We are always looking to improve labour productivity but not energy productivity.
Other enormous savings come from thinking holistically about everything you do. “If you take clothing manufacturing, the cost of shipping bras from China is about one cent per bra,” says Prof Evans. This, he explains, is negligible, and while it may not be desirable in environmental terms, economically it looks like a slam dunk. But then you think about it more carefully. Making clothes in China often means you have to order everything a year in advance. And this makes you very slow to react to fashion trends – and even though everyone loves blue T-shirts now, they might love yellow T-shirts in a year’s time. So you’ll have to sell all the blue T-shirts you ordered at a discount – and that loss of income, not the one cent per bra, is the true cost of manufacturing half a world away.
Companies, says Prof Evans, should be constantly thinking about the logic of value exchange, when people pay for services. “We often think in very narrow terms and choose from a known and small list of business models.” And yet we really should think outside the box. “Toyota’s factory in Derby happens to be one of the best in the world in terms of energy efficiency, yet this cost them almost nothing. They reduced energy use by 8 per cent a year over 14 years – which means a 77 per cent reduction.”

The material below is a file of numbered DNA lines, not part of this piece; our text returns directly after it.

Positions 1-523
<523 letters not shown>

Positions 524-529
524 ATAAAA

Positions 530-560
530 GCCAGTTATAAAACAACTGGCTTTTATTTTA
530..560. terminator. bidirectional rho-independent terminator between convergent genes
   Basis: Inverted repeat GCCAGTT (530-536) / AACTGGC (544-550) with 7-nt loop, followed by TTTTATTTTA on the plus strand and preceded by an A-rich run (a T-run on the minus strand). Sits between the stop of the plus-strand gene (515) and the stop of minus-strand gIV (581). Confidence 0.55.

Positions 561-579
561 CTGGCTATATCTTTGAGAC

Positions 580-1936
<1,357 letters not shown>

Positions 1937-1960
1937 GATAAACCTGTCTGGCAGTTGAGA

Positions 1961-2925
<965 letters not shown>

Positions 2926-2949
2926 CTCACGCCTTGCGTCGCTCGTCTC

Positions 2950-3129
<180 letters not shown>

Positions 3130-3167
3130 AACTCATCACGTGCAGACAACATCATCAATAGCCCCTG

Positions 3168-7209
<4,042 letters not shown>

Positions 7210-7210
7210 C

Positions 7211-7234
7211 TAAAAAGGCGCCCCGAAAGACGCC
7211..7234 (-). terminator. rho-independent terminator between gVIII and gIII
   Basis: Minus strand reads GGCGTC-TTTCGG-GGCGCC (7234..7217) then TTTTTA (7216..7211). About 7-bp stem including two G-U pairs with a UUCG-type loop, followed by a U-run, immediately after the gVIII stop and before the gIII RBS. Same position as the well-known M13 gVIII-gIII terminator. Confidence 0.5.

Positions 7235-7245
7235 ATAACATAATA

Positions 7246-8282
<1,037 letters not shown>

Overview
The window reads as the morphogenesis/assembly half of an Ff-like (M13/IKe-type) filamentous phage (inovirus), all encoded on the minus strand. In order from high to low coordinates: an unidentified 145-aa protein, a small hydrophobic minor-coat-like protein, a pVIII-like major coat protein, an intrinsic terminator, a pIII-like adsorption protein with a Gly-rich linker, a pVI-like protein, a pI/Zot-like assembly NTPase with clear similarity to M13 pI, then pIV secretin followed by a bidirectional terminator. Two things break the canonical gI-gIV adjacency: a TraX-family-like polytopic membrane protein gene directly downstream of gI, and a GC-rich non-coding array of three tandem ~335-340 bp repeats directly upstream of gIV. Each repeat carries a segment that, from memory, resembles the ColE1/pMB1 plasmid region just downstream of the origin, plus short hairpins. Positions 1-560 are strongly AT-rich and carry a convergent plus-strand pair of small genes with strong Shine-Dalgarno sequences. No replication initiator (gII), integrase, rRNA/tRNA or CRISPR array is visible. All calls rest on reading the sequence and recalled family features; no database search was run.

It was done mostly via natural system updates – small, continual improvements that cost them a few thousand pounds, plus careful choices when making major upgrades. “We are always looking to improve labour productivity but not energy productivity,” says Evans. “So getting 3 per cent more energy productivity is often very easy, while getting 3 per cent more labour productivity is very hard.”